Mytee Products was built on selling truck tarps and other cargo control supplies to flatbed truckers. Over the years though, we have expanded our inventory to include products like moisture testers, hay tarps, and temporary storage buildings for growers and cattle owners.
When our non-agricultural customers ask us why we sell these things, the answer is simple: hay needs preserving. Cutting and baling hay seems like a simple thing to the uninitiated. It’s really not. For starters, a moisture level should ideally be under 20% before harvesting. Otherwise, microbes and bacteria will easily thrive in bale hay. Thus, the need for moisture testers.
A moisture tester works by sending electrical current through the hay. The speed at which the current returns to the tester will be affected by the moisture level in the hay. The technology is actually pretty simple. Having said that, moisture testers are even more critical today due to all the hybrids growers are working with. They can no longer rely on visual cues to determine moisture content.
When Hay Is Too Wet
Hay preservation is all about maintaining high-quality. Growers ideally want to sell a product that retains high nutritional value with very little crop loss as a result of mold and bacteria growth. Moisture levels are a major player in hay preservation. There are several reasons for this.
Hay that is too wet is a haven for mold and mildew. This is obviously not good for the farmer and rancher intending to feed the hay to cattle. Just a little bit of mold and mildew can ruin an entire bale. That says nothing of the various kinds of microbes and bacteria that normally grow in hay bales.
High moisture content allows these microbes and bacteria to thrive. When that happens, the microbes and bacteria generate heat. This is bad for two reasons. First, excess heat in bale hay ultimately ends up reducing its nutritional value by breaking down the hay over time. Buyers don’t want this for obvious reasons.
The other problem with heat is that it can cause spontaneous combustion. That’s right, the stories you’ve heard about bale hay burning on its own are absolutely real. As microbes and bacteria generate heat, the internal temperature of the bale increases. Hay deep within the bale can begin smoldering without anyone knowing it. That smoldering can continue for days until it finally erupts in an uncontrollable fire.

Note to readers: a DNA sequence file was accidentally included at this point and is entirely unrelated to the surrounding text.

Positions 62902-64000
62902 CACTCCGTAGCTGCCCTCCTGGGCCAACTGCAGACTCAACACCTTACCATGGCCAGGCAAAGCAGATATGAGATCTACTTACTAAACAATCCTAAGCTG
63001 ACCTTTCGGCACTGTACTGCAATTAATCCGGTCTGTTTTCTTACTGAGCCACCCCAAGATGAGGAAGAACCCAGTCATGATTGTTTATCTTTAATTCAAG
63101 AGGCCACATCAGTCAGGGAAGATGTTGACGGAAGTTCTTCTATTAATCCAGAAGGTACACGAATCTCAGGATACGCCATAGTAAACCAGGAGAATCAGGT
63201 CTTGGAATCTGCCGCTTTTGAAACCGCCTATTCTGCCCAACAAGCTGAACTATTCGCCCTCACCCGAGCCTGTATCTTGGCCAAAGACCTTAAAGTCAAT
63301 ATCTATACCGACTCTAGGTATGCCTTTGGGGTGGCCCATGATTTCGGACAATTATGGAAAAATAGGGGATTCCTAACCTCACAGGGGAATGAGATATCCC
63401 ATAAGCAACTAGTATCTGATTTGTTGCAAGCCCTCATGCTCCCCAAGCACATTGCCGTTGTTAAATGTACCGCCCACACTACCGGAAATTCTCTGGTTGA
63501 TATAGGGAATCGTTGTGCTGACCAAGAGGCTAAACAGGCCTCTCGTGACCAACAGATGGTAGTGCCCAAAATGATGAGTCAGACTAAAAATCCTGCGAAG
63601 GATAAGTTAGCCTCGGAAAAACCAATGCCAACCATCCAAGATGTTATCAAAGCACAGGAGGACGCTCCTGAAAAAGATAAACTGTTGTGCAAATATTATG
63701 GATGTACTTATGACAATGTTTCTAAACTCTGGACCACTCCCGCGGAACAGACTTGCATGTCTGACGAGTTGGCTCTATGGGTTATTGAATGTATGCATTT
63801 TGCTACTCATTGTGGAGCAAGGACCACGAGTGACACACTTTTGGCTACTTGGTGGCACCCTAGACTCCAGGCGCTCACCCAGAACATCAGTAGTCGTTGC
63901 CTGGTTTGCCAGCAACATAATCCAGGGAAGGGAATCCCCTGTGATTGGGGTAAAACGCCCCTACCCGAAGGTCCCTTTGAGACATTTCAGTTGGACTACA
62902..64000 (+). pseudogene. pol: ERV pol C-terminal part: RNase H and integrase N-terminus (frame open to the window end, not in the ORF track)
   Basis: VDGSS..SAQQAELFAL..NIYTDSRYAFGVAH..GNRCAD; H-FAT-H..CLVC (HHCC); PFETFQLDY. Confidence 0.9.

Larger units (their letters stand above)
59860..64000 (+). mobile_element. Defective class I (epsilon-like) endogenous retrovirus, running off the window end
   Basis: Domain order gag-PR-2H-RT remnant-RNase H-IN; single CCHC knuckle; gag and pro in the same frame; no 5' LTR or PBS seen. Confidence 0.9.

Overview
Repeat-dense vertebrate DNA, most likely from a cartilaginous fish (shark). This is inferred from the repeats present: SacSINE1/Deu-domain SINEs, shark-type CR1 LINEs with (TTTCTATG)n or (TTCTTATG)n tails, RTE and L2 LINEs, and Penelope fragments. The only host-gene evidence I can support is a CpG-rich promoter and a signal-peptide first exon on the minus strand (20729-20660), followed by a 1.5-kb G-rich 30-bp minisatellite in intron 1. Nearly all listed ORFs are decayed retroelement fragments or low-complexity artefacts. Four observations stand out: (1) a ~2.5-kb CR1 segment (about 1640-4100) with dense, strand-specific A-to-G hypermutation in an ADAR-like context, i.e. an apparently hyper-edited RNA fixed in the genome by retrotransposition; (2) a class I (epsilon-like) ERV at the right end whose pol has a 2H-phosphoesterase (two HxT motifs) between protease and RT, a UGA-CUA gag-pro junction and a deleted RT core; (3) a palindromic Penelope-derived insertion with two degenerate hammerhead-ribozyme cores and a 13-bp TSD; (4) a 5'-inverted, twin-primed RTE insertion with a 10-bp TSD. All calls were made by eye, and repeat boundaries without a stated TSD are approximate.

The Use of Hay Preservatives
One way to enhance hay preservation is to use preservatives. One of the more popular preservatives is something known as propionic acid. Before being used as a hay preservative, the acid is buffered in order to get its pH level as close to neutral as possible. That ostensibly makes it safe for animals. However, not everyone agrees that using propionic acid is a good idea.
Whether or not hay preservatives are your thing, getting moisture content correct is still the best method for preserving hay. Continually measuring moisture content in the weeks leading up to harvest is a good starting point. After that, it’s all about quickly baling and getting the hay undercover as quickly as possible. That’s why we sell hay tarps and temporary storage buildings, by the way.
Hay needs preserving if it is going to supply farmers and ranchers what they need through the winter. We are doing our part to promote hay preservation by supplying our customers with moisture testers, tarps, and temporary storage buildings. Everything you need to store and preserve your hay can be found here on our website.